Behold: the most tone-deaf flyer in the history of man. (Photo seen on several facebook pages).

Behold: the most tone-deaf gentri-flyer in the history of man. (Photo seen on several Facebook pages. Click to enlarge).

When I first saw the flyer at left pop up in my social media feeds yesterday morning, I actually thought it was a joke.

Touting Boyle Heights as a “charming, historic, walkable, and bikeable neighborhood” where you could put down “as little as $40K with decent credit,” it invited Arts District neighbors to join in on a (free!) hour bike tour followed by a discussion and artisanal snacks.

No one who knew anything about Boyle Heights — a predominantly Mexican-American working-class community with a long history of political and social activism — could possibly think this was a good idea, right?

In one fell swoop, the flyer embodies every single one of residents’ worst fears: a passel of hipster outsiders coming in to stake their claims while munching on “artisanal” snacks because Boyle Heights’ own offerings did not appeal to their more refined sensibilities.

Few things have ever screamed, “I have no interest in getting to know this community!” quite so effectively.

And, it didn’t help that the flyers had only been distributed in the Arts District (just across the river from Boyle Heights), meaning that residents were finding out about it secondhand and thus left to construct their own narratives about who was behind it and what their intentions were.

Hoping to figure out what the story was, I immediately reached out to Adaptive Realty and spoke with Bana Haffar, a realtor and the organizer of the event.

It was before noon when we spoke, but she was already getting pushback about the event.

The negativity seemed to have taken her by surprise. She had looked at a tour in a community she liked as a positive thing. And, as an immigrant from an embattled community herself, she felt she understood the value of community, being a good neighbor, and not pushing others out.

And, she noted, she was only tapping into a reality that is already well underway — property values are on the rise and turnover has been happening in the area for some time. Boyle Heights is no longer just an Ellis Island for new immigrants. Beyond acting as a refuge for those looking to escape high rents elsewhere around the city, it is also serving as that first gateway for transplants to L.A. I just met four of them on the train this weekend, incidentally. They knew so little about the community that they had convinced themselves that their pad near Mariachi Plaza was in the heart of East L.A.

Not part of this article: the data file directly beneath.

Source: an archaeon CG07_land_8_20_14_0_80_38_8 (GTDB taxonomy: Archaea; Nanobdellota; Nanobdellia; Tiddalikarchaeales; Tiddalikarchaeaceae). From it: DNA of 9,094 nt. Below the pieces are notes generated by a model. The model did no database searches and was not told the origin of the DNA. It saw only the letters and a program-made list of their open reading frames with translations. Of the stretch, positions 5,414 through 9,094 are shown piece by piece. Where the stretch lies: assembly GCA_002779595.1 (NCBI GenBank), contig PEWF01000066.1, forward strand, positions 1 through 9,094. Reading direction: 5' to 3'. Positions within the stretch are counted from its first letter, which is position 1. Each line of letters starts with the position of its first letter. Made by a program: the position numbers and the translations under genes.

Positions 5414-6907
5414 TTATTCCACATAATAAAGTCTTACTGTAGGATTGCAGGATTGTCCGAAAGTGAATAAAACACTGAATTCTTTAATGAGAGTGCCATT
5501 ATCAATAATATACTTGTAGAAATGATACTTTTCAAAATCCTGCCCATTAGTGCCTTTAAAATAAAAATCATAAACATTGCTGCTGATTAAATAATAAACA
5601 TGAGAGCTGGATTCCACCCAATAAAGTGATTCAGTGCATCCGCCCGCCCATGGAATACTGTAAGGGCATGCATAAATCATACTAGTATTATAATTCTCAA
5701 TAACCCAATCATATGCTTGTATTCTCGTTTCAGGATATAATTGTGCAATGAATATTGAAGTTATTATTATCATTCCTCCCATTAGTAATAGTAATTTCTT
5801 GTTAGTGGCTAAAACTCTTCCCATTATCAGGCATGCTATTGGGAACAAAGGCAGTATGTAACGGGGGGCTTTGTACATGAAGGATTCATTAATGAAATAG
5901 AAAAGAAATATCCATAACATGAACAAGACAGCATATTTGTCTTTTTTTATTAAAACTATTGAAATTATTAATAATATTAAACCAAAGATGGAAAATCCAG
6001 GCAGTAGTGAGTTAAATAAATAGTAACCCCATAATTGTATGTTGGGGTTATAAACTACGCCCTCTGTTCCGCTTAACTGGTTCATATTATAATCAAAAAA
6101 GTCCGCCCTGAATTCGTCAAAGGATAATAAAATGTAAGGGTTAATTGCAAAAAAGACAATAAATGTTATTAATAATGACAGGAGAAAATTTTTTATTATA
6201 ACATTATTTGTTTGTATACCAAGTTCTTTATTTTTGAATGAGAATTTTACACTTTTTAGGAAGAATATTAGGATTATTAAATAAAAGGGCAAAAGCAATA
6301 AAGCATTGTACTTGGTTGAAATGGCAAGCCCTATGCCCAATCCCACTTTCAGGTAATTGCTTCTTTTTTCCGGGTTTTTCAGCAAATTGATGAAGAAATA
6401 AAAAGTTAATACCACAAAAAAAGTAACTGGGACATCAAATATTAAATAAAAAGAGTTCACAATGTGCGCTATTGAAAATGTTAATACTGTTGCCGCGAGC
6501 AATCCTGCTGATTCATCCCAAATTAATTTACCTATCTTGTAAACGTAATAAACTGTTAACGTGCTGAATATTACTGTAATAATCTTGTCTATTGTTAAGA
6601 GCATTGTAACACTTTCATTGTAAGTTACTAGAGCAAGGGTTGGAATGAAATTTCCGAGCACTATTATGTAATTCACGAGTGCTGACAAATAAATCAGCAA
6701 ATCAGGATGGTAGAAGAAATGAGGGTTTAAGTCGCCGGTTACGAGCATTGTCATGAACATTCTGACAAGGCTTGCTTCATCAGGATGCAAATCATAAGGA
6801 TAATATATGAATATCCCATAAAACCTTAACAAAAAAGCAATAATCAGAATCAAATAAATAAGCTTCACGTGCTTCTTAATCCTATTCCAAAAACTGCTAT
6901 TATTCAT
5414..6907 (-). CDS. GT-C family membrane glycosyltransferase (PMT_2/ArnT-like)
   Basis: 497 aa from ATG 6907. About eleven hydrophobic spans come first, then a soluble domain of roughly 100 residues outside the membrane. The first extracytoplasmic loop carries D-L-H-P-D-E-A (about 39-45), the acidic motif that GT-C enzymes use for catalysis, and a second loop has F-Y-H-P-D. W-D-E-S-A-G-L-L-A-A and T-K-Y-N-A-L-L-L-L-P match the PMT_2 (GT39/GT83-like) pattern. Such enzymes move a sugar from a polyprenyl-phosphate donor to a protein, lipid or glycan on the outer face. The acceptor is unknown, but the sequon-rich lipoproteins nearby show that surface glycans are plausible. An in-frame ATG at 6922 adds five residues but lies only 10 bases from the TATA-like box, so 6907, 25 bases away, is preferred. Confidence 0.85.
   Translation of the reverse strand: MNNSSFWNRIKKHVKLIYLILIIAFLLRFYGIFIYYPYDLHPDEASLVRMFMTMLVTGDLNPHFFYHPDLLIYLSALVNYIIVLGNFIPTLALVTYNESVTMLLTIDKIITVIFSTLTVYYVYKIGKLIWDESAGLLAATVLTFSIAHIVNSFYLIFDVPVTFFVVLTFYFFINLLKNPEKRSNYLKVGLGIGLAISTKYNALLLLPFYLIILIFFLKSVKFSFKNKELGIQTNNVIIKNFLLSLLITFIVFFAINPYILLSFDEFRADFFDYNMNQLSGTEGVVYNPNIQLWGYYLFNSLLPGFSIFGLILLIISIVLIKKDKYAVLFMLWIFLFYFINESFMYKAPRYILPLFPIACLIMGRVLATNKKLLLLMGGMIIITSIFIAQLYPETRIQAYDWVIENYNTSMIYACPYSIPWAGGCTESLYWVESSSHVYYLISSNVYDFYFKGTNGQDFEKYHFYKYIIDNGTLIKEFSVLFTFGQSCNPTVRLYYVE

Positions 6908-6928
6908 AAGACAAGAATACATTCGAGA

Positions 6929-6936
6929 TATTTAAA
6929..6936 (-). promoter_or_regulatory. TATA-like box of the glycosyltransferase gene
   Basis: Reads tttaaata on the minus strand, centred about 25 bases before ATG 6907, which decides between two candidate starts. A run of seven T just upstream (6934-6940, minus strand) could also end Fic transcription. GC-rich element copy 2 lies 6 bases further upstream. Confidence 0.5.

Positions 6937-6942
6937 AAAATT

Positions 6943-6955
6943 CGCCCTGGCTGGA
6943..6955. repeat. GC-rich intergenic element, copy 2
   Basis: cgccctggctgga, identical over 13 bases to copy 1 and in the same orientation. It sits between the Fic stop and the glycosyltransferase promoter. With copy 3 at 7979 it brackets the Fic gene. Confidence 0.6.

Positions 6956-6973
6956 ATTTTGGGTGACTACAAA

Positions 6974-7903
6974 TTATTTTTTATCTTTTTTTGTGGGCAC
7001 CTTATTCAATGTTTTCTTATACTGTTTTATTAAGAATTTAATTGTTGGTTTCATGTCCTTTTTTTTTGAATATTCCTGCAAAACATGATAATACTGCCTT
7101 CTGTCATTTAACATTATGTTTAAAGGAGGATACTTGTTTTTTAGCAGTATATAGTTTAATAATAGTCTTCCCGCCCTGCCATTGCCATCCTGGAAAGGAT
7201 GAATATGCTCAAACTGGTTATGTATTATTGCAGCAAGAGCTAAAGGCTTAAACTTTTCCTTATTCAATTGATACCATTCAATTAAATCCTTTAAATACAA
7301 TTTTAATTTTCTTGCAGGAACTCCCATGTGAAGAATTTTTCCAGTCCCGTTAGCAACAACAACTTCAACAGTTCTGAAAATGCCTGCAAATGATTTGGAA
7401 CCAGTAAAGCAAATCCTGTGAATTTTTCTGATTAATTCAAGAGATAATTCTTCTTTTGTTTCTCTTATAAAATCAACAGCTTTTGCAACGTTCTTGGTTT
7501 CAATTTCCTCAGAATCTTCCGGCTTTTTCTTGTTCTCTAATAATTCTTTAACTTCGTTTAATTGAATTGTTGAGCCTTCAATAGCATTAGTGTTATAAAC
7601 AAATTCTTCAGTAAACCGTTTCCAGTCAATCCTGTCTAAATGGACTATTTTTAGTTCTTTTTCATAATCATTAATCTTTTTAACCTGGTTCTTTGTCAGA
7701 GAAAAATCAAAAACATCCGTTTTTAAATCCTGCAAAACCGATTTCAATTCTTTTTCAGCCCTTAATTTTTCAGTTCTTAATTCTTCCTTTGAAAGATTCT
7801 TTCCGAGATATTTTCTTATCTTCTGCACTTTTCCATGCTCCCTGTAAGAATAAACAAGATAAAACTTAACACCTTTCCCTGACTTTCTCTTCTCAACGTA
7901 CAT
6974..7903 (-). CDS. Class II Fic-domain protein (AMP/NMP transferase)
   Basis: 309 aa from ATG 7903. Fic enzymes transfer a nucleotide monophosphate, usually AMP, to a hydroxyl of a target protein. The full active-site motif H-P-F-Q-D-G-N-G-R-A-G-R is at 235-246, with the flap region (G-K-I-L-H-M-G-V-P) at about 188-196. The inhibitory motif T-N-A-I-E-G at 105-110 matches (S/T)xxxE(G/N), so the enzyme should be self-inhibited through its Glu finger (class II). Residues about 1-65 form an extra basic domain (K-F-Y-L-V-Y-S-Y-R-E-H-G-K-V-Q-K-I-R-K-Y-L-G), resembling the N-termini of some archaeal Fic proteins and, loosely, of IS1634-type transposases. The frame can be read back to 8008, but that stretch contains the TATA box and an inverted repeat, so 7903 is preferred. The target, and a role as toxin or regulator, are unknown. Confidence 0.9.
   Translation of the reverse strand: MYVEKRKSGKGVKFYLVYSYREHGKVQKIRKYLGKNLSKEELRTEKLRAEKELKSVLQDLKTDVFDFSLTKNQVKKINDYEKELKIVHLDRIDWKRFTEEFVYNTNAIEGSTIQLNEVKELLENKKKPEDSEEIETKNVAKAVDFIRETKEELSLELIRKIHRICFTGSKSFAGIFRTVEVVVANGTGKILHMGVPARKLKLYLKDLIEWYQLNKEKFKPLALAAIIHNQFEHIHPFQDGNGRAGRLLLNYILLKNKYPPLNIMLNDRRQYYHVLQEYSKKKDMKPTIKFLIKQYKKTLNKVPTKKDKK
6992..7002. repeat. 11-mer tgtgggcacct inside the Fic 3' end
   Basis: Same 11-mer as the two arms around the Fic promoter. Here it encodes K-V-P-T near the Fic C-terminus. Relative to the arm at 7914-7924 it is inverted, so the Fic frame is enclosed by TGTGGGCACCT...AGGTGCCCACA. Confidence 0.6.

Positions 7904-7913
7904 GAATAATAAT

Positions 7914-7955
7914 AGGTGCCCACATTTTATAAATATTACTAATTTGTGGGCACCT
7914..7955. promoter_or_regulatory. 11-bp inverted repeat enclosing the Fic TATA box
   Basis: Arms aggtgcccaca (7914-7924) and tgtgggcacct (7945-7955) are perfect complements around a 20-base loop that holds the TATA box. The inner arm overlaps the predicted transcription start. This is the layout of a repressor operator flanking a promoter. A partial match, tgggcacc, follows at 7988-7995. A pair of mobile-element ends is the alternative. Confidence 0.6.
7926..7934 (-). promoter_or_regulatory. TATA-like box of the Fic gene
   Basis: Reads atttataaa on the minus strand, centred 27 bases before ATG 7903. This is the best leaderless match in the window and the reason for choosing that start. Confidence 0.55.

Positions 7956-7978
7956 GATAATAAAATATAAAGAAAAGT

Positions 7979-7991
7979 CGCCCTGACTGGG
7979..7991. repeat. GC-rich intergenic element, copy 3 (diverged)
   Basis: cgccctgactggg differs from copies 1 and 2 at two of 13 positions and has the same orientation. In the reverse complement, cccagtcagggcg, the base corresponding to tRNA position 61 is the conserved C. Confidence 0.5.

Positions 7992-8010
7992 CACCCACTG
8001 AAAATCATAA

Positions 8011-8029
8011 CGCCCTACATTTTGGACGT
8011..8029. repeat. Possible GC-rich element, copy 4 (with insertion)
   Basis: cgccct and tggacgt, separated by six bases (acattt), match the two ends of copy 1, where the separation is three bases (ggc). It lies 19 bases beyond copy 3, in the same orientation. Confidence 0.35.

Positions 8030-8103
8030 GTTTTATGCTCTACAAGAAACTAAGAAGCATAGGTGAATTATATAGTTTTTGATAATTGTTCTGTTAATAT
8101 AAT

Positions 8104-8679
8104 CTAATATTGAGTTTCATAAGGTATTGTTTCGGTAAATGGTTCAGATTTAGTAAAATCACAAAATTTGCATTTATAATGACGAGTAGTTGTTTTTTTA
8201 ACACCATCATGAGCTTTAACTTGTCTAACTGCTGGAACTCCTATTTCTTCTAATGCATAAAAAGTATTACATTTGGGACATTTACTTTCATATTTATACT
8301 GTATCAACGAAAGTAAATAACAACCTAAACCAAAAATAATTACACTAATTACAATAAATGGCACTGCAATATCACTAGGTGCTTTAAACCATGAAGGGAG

As part of a small real estate group dealing in smaller holdings, Haffar seemed to believe they might be able to help make positive contributions to the area (i.e. being better landlords to local renters) and bring in people who also were interested in building community.

I spoke to her at length about some of the changes that the area had undergone in recent years and where people’s concerns, at least as I understood them, lay. We talked about the challenge of ensuring a community benefited from changes it was undergoing. Then I connected her with a few people I felt she might benefit from hearing from about those issues, if she were serious about the notion of being a more conscious neighbor.

Watching the debate evolve on social media, I saw that many of Boyle Heights’ residents were grappling with some of the same questions we had discussed: Who is a gentrifier? Do outsiders sometimes bring positive change? What is the cost of them doing so? Must it always be a loss for the community? How can we make it a positive thing? What can we do better than outsiders? Are we doing enough of it? How can we do more?

And, as the very notion of gentrification never fails to stir up intense passions, I also watched with some amusement as the troops rallied and people discussed plans to crash the tour or call upon their homeboys to stand around and look menacing.

Sometime in the afternoon (I didn’t spot it til late), however, things took a turn. Read more…